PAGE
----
NEW ORLEANS — When Stephanie Crier emerged from her New Orleans apartment last week after hunkering down for Hurricane Ida, she was relieved to find that the storm had not flooded the city or left catastrophic destruction on par with Hurricane Katrina. But since then, things have only gotten worse.
It has been almost a week without power in her home. Trying to fall asleep in the heat is torturous, Ms. Crier, 60, said, and she has had to get up and wash herself with cold water in the dark just to get through the night.
As forecasters warned of dangerously high temperatures over the weekend, Ms. Crier was worried about taking care of her mother, who is 81 and returning to her apartment after finding a brief refuge with a friend.
“It’s a little bit unbearable,” Ms. Crier said as she sat on a folding chair in a gym that the city had converted into an air-conditioned cooling center. “If I could find somewhere to really lay down and stretch out, I might sleep all day and not wake up until the next day.”
heat index hitting 103. The number of visitors at the cooling center that Ms. Crier visited on Saturday nearly quadrupled between Wednesday and Friday.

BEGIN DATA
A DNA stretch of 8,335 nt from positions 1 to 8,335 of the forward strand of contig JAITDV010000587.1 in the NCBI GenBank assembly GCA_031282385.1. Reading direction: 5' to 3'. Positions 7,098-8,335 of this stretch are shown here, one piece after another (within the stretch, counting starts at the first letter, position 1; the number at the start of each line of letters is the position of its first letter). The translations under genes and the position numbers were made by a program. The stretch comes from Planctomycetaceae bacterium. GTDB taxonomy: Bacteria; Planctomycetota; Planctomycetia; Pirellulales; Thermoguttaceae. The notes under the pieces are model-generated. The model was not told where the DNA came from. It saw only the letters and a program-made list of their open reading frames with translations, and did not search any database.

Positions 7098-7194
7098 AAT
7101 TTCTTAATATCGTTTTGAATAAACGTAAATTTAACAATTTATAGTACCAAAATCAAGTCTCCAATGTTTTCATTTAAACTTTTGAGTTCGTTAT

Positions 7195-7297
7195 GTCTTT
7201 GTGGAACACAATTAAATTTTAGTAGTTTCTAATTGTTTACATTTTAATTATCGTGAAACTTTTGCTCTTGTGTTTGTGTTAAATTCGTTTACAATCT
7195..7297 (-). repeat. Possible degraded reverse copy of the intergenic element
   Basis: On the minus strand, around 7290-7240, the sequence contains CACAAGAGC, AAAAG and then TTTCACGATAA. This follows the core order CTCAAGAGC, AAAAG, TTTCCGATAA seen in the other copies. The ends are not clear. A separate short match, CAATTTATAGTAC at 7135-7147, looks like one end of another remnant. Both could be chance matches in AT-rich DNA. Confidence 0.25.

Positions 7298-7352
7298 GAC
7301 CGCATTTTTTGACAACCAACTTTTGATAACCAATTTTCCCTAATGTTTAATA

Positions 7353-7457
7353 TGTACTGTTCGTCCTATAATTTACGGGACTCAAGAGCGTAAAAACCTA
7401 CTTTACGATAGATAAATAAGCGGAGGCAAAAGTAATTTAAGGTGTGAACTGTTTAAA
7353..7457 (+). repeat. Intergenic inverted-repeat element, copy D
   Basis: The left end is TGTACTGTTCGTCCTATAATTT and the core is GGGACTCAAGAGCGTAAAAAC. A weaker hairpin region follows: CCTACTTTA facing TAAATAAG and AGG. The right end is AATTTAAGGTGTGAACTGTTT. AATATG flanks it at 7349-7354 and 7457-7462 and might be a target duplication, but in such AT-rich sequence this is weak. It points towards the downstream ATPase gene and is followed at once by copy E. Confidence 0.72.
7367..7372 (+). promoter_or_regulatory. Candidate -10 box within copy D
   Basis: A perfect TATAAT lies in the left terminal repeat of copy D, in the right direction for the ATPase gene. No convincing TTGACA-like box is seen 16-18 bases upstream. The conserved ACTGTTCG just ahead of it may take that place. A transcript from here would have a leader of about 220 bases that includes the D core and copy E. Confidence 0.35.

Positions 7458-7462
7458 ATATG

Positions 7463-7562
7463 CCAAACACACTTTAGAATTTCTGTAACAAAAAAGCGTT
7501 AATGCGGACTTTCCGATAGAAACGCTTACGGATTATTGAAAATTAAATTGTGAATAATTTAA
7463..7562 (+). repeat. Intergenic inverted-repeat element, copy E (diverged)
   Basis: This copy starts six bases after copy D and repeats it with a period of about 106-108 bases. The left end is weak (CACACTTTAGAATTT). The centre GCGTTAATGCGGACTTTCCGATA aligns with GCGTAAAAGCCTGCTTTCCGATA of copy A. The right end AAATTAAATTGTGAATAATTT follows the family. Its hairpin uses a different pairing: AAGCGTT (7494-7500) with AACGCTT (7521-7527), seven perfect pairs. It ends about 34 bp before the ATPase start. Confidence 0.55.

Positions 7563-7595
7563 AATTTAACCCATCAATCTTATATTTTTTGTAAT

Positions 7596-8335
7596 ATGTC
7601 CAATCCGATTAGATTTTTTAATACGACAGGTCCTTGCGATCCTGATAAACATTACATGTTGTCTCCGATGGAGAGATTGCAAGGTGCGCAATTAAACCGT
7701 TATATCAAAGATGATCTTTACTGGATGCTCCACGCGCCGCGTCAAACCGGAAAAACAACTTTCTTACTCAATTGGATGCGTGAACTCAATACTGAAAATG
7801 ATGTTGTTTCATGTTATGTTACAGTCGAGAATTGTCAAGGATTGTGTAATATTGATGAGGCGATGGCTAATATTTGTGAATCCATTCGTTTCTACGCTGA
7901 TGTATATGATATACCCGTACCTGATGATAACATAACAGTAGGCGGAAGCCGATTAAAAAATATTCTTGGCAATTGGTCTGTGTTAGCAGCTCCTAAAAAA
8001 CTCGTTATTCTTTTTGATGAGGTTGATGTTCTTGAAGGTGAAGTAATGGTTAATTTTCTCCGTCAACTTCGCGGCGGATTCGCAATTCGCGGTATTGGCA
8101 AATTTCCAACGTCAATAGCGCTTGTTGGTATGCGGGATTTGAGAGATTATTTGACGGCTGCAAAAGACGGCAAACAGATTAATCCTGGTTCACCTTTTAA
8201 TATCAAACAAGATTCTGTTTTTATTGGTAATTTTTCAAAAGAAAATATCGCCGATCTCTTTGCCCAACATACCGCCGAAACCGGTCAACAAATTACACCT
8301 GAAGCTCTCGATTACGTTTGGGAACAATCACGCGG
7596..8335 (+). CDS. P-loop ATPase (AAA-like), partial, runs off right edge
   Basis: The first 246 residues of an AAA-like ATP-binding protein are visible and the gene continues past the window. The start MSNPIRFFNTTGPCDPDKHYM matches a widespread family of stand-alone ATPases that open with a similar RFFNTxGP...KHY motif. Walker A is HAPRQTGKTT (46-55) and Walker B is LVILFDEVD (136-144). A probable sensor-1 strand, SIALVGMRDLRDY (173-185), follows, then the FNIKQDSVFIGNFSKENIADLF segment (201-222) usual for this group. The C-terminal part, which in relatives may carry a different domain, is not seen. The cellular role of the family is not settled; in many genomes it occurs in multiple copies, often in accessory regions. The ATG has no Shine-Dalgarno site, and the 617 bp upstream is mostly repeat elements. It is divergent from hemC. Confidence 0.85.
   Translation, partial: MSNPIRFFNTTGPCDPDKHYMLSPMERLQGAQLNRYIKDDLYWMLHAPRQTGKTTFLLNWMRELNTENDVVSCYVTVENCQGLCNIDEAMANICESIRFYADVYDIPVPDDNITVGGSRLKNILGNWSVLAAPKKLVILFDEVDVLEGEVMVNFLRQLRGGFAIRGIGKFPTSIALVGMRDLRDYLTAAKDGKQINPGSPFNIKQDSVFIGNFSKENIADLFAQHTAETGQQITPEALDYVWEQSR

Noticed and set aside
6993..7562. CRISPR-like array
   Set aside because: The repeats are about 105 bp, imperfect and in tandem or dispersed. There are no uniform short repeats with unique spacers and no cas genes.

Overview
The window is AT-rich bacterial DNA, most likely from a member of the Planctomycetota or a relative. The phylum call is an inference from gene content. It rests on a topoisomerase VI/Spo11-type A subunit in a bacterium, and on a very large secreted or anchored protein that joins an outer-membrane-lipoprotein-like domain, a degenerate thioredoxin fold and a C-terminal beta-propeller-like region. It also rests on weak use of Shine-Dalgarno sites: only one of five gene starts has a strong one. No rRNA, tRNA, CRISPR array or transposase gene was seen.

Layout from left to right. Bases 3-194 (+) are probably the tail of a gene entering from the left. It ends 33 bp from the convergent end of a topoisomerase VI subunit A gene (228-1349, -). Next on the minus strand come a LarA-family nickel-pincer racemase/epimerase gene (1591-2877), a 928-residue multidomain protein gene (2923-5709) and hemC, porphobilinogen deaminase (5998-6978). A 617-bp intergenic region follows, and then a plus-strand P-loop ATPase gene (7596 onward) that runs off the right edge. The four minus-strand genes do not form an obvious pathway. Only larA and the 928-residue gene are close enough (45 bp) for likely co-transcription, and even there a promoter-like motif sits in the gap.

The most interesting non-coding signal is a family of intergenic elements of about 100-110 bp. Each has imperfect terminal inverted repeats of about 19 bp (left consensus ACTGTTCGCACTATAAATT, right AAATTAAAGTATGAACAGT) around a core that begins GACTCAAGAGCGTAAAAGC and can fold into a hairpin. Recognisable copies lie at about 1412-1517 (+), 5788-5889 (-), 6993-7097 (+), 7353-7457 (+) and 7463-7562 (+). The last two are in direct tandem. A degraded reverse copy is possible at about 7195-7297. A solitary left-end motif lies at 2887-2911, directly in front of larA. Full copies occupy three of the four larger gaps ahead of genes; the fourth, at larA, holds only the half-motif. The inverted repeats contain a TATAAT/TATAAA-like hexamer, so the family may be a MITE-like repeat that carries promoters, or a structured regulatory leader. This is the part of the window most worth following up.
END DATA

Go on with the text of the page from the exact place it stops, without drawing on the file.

“We’re definitely seeing more desperation out in the streets,” said Nate Mook, who leads the World Central Kitchen, a disaster relief charity that is giving out 25,000 meals a day in and around New Orleans.
provides electricity to much of Louisiana, has vowed to restore power to almost all New Orleans residents by Wednesday, which would be 10 days after many people’s lights went out.
But local officials said that each day that passed was making the situation more dire.
“As we get into this point five or six days in, we are starting to see the elderly and vulnerable populations — the heat is starting to have an impact,” said Collin Arnold, the director of New Orleans’s emergency preparedness agency. “It is kind of a race with the clock.”